Coronavirus: Masks to be worn inside businesses in Kawartha Lakes, Haliburton, Northumberland counties

The Haliburton, Kawartha, Pine Ridge District Health Unit has issued an order that masks must be worn inside commercial establishments beginning July 13. Getty Images

Beginning next week, face masks or coverings will be required for anyone entering a commercial establishment in Haliburton, Kawartha, Pine Ridge District Health Unit’s jurisdiction, to curb the spread of the coronavirus.

On Tuesday, Dr. Lynn Noseworthy, area medical officer of health, issued the instructions to business owners and operators. The policy, which goes into effect July 13, will require people to wear a non-medical mask or face covering when inside any businesses currently open in Stage 2 located in the City of Kawartha Lakes, Northumberland County and Haliburton County.

Read more: Coronavirus: Face masks or coverings now mandatory in Toronto’s indoor public settings

The health unit reported no new cases of coronavirus Tuesday, maintaining the overall cases to 202.

“Although we have seen a decline in the number of COVID-19 cases in our area, we want to be sure we continue to see a decrease as we move towards the reopening of more businesses within the province,” stated Noseworthy.

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“We need to do everything we can to avoid the chance of a resurgence in activity that we have seen in some other places.”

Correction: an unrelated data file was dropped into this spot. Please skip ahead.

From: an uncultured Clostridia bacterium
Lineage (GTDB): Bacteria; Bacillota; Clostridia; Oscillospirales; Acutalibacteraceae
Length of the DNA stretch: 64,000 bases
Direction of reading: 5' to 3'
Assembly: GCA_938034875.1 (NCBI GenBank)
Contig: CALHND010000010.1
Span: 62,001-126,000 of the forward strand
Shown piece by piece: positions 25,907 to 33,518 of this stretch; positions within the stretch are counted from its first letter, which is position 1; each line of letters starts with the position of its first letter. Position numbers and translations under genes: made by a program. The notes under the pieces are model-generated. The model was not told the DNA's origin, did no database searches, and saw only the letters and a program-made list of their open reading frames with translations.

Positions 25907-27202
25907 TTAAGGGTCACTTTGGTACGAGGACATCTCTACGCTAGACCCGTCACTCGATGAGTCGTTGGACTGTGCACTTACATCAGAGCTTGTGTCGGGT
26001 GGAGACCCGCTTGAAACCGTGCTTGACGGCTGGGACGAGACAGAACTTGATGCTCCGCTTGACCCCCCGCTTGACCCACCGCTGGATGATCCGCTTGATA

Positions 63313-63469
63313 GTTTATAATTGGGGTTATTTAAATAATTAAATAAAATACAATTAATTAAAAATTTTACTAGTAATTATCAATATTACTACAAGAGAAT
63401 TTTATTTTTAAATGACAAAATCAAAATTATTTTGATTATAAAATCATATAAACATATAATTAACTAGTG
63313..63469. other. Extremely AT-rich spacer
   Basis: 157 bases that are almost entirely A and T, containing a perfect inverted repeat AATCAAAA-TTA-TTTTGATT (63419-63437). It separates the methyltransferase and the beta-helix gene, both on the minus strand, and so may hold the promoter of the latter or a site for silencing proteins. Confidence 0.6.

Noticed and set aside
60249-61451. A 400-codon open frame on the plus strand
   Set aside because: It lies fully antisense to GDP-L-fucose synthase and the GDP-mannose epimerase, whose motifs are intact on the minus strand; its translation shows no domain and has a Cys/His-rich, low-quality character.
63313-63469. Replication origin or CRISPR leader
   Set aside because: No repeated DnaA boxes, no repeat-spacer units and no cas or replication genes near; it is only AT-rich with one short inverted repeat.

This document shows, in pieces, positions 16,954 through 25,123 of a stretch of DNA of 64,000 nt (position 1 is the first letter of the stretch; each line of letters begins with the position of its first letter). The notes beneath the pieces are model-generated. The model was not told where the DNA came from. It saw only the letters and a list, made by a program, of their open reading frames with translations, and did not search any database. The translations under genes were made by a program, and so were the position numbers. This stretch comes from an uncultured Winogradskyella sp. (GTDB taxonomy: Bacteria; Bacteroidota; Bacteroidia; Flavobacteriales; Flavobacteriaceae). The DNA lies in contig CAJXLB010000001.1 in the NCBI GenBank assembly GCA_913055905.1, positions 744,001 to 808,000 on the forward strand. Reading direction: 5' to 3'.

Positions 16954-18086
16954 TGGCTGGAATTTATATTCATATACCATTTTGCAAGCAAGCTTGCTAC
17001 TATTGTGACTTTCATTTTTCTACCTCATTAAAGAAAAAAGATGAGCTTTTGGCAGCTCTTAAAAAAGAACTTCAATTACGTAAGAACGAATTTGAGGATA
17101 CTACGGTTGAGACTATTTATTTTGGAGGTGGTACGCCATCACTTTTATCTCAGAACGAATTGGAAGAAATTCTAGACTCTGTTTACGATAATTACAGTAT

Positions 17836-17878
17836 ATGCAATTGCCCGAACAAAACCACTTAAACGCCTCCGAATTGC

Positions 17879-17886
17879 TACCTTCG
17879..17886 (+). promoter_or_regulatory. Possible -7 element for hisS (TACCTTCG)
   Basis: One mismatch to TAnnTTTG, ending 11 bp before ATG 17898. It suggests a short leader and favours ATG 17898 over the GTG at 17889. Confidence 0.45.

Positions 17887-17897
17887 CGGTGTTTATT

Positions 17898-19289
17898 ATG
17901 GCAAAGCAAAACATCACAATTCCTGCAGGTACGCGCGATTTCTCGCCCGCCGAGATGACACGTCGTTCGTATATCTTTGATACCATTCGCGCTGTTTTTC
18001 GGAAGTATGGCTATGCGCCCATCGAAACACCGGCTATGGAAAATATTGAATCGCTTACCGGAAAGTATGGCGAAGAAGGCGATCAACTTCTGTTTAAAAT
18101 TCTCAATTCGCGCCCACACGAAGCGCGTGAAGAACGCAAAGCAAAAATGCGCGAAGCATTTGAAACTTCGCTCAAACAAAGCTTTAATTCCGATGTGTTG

The use of masks will be required while the provincial Emergency Order remains in force or until such time that Noseworthy lifts the new safety rule.

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An establishment would include a mall or other structure containing commercial premises, namely: retail stores, convenience stores, restaurants, personal services settings, grocery stores and bakeries, gas stations, indoor farmers’ markets, areas of mechanics’ shops/garages/repair shops which are open to the public.

Noseworthy says wearing a mask is about protecting other people, and reduces the likelihood that someone could unknowingly spread the virus to another person.

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“Provincially, we have seen a number of asymptomatic cases,” she said.

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“This is just another step in doing what we can to protect our family, friends and neighbours in our communities.”

Read more: Mask myths, debunked: No, wearing a mask won’t ‘shut down’ your immune system

The health unit notes there can be exemptions to the mask-wearing policy, including:

  • children under the age of 2 years;
  • a child under the age of 5 years either chronologically or developmentally and he or she refuses to wear a face covering and cannot be persuaded to do so by their caregiver;
  • a person who is incapacitated and unable to remove their mask without assistance;
  • persons with other medical reasons who cannot safely wear a non-medical mask or face covering, such as, but not limited to: respiratory disease, cognitive difficulties or difficulties in hearing or processing information;
  • persons with religious reasons, whereby the person cannot wear a non-medical mask or face covering or cannot cover the face in a manner that would properly control the source.

The health unit says it will be taking a progressive enforcement approach to ensure compliance, with a focus on education.

“The focus will be to educate people on the use of non-medical masks or face coverings in premises where physical distancing may be difficult. As per the EMCPA, businesses that do not comply with the requirements may be fined,” the health unit stated.

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For more information about the instructions requiring non-medical mask use or face coverings, visit the health unit’s website or call at 1-866-888-4577 ext. 5020.

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